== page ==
Sunday, July 15, 2018

Digitizing Roco 43012 - Headlights, part 3

Where I started: Two bulbs. The lower bulb illuminated the headlight, the upper bulb the tail lights. I took both out and installed LEDs instead.
The photo below shows the arrangement for the headlights. A larger SMD LED in warm-white would have been cheaper and easier, but I didn't have one with the correct form factor and color temperature in my stash, so I used this pico LED instead and mounted it inside a styrene tube. At least it comes with the cables already attached. I'm still considering mounting it in the shell with the tail light LEDs.

The tail lights are illuminated individually with one pico LED glued on the tail light optics each and covered with shrink tube to minimize red light seepage into the head lights.  I didn't dare shrinking the tube inside the plastic shell, so I just glued them in place with canopy glue.
These LEDs are very bright. Once connected to the decoder, I will need to experiment with finding the right resistor value to get the brightness dimmed low enough. I cut off the arms of the plastic light distribution thingy that lead to the tail lights, so that it still fits into the shell with the new tail light LEDs installed.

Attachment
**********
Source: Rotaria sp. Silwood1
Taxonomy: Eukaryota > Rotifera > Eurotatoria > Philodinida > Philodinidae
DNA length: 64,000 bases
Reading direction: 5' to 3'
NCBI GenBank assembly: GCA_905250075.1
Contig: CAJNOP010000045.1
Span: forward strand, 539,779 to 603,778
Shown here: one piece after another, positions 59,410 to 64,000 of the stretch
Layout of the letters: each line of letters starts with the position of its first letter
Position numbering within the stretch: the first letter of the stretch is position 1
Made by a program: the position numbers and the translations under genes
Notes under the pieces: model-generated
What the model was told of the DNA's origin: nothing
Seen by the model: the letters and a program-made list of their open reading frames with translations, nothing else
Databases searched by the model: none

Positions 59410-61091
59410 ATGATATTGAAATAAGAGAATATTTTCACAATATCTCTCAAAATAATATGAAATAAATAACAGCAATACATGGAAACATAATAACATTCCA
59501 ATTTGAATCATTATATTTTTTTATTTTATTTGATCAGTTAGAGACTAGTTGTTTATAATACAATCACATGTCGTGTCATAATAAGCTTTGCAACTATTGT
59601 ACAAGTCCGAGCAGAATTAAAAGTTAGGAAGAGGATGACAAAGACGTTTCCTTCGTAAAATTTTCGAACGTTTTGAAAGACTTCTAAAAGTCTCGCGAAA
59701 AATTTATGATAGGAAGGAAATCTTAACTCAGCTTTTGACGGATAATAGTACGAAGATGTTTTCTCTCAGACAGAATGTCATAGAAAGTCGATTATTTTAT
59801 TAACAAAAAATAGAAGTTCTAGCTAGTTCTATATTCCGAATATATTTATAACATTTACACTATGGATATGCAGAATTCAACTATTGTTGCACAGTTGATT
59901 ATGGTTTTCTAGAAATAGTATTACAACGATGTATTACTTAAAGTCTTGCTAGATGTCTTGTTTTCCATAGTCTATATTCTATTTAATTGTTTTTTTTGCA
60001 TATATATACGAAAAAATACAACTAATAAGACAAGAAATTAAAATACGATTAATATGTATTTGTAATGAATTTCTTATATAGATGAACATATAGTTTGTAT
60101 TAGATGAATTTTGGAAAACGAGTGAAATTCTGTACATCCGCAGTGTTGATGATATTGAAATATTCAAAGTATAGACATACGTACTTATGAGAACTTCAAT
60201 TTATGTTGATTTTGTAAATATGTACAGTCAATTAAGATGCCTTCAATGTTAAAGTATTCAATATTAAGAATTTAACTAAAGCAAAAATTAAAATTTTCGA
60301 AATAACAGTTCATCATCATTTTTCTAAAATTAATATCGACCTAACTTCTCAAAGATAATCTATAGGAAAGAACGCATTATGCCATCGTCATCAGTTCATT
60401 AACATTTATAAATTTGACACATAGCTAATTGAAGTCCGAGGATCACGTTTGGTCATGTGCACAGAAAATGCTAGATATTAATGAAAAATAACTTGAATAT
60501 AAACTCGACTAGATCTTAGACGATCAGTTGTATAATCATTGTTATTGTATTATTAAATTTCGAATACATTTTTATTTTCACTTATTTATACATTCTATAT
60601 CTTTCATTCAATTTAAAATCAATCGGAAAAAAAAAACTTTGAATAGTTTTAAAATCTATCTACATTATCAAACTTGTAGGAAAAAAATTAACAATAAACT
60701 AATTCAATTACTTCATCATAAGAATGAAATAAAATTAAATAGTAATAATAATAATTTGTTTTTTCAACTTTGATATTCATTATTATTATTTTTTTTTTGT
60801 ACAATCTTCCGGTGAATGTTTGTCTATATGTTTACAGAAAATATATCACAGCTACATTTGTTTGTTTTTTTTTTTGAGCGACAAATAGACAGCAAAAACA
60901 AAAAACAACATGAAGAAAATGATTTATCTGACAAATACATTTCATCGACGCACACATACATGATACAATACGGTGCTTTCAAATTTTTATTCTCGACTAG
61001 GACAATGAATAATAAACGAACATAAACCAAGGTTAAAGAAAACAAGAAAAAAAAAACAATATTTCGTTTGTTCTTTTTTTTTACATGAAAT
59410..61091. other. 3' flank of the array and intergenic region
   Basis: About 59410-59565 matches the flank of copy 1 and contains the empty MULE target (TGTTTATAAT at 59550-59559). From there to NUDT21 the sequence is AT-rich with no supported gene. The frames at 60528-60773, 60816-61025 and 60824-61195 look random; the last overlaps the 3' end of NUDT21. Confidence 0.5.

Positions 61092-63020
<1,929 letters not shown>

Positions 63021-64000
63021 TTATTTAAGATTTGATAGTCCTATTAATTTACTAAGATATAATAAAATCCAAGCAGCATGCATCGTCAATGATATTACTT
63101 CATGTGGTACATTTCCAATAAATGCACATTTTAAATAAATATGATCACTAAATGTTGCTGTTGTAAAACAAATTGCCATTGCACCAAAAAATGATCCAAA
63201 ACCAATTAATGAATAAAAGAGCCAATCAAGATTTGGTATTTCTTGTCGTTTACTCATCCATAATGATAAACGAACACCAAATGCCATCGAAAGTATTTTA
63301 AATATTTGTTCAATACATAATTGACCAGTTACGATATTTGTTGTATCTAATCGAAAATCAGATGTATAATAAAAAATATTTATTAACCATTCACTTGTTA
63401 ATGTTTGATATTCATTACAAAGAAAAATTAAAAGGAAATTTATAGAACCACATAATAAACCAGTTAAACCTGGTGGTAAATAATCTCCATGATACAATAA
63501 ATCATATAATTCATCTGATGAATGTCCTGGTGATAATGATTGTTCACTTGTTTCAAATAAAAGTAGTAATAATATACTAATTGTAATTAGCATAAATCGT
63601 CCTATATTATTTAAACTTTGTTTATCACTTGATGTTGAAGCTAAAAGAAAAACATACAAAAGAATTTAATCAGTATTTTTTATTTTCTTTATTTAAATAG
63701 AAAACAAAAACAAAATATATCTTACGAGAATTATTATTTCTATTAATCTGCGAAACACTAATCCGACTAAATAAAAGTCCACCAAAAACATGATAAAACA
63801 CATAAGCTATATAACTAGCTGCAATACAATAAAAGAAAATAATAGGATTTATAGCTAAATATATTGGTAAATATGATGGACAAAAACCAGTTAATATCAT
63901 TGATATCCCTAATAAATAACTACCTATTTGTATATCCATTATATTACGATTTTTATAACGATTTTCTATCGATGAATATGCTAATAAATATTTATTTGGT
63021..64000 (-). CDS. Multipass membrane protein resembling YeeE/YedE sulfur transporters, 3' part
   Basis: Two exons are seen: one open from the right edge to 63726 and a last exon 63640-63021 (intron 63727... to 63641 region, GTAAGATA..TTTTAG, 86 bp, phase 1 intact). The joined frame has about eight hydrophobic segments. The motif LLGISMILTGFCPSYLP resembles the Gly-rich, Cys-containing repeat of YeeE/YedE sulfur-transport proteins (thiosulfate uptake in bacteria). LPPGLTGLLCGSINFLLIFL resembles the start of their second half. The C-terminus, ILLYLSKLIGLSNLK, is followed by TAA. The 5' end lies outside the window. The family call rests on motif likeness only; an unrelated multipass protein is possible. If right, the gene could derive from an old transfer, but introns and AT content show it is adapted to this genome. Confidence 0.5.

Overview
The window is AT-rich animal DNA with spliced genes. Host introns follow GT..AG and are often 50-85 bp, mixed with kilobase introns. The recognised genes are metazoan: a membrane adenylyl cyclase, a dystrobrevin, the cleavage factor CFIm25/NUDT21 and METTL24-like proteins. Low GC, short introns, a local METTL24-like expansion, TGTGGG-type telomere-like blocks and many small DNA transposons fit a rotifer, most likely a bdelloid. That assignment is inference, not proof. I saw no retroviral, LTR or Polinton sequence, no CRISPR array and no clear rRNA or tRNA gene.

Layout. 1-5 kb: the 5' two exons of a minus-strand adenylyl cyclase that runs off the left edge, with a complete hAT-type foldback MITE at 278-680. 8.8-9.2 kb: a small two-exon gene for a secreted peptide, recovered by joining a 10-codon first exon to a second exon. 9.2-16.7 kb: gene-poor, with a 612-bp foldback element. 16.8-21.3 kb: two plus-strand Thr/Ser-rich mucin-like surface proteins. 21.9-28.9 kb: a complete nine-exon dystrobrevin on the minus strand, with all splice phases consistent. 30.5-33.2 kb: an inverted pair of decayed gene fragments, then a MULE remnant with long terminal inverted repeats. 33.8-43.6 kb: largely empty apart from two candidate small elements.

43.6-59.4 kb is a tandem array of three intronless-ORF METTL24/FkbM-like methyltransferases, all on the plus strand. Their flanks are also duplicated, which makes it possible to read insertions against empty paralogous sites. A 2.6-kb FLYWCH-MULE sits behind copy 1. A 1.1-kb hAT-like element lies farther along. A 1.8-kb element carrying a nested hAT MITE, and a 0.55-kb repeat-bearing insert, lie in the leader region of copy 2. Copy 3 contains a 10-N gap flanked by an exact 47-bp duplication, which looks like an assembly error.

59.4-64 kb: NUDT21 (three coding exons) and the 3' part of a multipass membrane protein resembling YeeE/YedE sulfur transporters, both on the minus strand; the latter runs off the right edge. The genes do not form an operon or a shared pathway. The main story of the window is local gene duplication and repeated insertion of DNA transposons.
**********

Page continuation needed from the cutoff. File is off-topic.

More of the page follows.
Saturday, July 14, 2018

Digitizing Roco 43012 - Headlights, part 2

Oh yes! That's much more convincing.

Now I just need to figure out an equally convincing way to mount the LEDs to the shell...

Thursday, July 12, 2018

VT11.5 headlights

The title page of Eisenbahn Journal March 2018 confirms, the VT11.5 has golden-white/yellowish headlights. This photo is also a great case study for weathering the unit when I'm done with the insides.

Wednesday, July 11, 2018

Digitizing Roco 43012 - Headlights

The model comes with bulbs that barely illuminate the headlights, even at 12 volts. If I put a 2x3mm SMD LED in place of the bulb, I get nice illumination. Good.